The final panel highlighted attempts to decolonise and reframe museum collections from both a curatorial and research perspective. Joel Fagan’s paper regarding the work being carried at Paisley Museum on their ethnographic collections showcased a museum beginning to come to terms with the colonial links in their collection and how to frame these links for a community that struggles to see the relevance of these collections to their local identity. In a similar sense Kaisa Tomasiewicz’s paper on the IWM explored how the collections of the IWM could be used to focus on the violence of imperialism as the narrative of the IWM starts in 1914 and primary concerns the total wars of the twentieth century. Sarah Cheang’s paper takes a different point of departure, fashion collections in the Dutch Museums of World Cultures, in order to argue similarly in that through collaboratively developing new interpretative tools for fashion collections.
The workshop that ended the conference took place in Brighton Museum and Art Gallery and involved presentations from Tony Kalume and Judith Ricketts who are both members of the BME heritage network. The BME network works closely with Helen Mears, Keeper of World Art, to create exhibits, events and projects for and in the museums. Both presentations highlighted different aspects of this work with Kalume’s projects working on African textiles in the collection and 3D printing the museum’s collection of Ashanti gold weights. Rickett’s presentation focused on her work as an artist who develops digital tools, such as using QR codes that create augmented reality projections on history trails, for museums and heritage sites. This session really served to connect the academic discussions that had been taking place into very tangible examples which highlighted the dynamics of working with colonial histories that very much have a material presence in museums and around heritage sites.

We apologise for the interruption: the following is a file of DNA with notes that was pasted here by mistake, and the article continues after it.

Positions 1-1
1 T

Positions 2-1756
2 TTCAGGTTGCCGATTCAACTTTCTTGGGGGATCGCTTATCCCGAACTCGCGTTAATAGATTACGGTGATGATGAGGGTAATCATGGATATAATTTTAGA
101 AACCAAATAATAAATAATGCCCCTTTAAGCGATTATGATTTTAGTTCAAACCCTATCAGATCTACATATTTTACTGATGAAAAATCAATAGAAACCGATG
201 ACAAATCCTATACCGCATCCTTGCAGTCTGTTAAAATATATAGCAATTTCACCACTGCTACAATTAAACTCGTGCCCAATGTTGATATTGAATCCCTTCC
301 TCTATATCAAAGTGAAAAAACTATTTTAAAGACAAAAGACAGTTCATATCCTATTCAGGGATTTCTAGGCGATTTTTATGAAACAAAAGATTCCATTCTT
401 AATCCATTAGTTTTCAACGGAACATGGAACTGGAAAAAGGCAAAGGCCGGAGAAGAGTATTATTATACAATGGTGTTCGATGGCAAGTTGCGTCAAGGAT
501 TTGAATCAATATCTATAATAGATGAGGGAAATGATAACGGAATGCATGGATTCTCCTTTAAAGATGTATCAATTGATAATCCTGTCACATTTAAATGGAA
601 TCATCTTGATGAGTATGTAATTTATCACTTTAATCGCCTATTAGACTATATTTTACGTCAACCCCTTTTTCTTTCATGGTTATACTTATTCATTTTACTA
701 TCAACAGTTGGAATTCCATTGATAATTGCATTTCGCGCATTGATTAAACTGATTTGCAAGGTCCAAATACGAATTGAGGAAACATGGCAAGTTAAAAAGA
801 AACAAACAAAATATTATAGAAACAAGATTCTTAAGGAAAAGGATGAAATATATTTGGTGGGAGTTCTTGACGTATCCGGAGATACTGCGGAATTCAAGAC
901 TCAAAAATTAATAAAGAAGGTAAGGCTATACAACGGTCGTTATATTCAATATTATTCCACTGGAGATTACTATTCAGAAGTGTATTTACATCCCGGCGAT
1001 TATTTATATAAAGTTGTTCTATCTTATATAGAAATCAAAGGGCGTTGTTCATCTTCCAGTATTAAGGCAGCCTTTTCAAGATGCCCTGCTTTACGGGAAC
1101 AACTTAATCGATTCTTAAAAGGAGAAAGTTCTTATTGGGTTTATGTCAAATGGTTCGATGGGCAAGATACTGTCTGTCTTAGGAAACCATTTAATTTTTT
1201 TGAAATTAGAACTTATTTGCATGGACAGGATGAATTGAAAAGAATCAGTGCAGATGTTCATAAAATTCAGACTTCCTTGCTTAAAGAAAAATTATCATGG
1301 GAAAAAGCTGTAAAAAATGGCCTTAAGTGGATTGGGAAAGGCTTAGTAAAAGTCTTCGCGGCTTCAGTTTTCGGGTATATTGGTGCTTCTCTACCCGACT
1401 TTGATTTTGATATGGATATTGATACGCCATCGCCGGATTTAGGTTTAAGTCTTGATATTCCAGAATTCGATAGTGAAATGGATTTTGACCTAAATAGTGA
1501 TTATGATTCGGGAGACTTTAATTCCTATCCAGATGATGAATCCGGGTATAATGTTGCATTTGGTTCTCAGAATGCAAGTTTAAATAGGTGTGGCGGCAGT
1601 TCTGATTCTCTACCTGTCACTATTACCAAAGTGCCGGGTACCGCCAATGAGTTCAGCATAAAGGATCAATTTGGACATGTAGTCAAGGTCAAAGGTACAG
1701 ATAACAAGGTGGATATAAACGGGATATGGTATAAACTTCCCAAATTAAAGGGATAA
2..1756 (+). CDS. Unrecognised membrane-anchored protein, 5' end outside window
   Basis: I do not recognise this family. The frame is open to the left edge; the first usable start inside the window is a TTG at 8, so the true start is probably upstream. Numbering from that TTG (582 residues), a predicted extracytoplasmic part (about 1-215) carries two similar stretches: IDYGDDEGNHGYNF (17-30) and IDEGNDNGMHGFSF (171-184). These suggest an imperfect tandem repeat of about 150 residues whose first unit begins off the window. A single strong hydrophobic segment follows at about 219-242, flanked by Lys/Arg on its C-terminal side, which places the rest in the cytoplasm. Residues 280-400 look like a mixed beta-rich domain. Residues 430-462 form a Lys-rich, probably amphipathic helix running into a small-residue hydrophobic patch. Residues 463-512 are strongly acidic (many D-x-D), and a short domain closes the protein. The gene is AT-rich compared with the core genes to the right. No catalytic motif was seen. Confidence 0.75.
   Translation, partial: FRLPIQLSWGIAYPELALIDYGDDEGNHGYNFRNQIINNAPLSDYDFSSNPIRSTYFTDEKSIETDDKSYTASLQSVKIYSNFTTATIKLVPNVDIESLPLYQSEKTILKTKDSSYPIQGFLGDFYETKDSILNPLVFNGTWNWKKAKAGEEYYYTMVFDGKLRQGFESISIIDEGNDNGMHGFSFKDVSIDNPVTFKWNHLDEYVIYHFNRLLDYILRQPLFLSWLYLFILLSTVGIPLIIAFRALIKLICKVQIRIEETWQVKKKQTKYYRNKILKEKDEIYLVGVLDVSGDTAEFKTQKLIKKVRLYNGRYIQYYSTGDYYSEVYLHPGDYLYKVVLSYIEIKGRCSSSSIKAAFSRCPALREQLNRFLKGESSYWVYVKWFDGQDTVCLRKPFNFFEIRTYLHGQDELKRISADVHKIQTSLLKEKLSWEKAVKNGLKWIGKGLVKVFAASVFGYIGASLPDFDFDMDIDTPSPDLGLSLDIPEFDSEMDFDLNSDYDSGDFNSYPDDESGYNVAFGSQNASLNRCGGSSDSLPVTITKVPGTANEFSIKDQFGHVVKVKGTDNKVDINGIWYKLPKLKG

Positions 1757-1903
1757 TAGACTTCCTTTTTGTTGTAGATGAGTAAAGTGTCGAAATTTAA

Altogether this was a great opening to mark the inauguration of our new Postcolonial Heritage Research Group Network. Many of these discussions will feed into themes for discussion in upcoming seminars and events hosted by the network. It is our hope to grow the network, and for it to be a platform for PhD students and ECRs to share writings and ideas, propose events, while promoting complex and provocative research across a number of inter-related questions pertaining to representations of empire, colonialism, and slavery at museums and art galleries.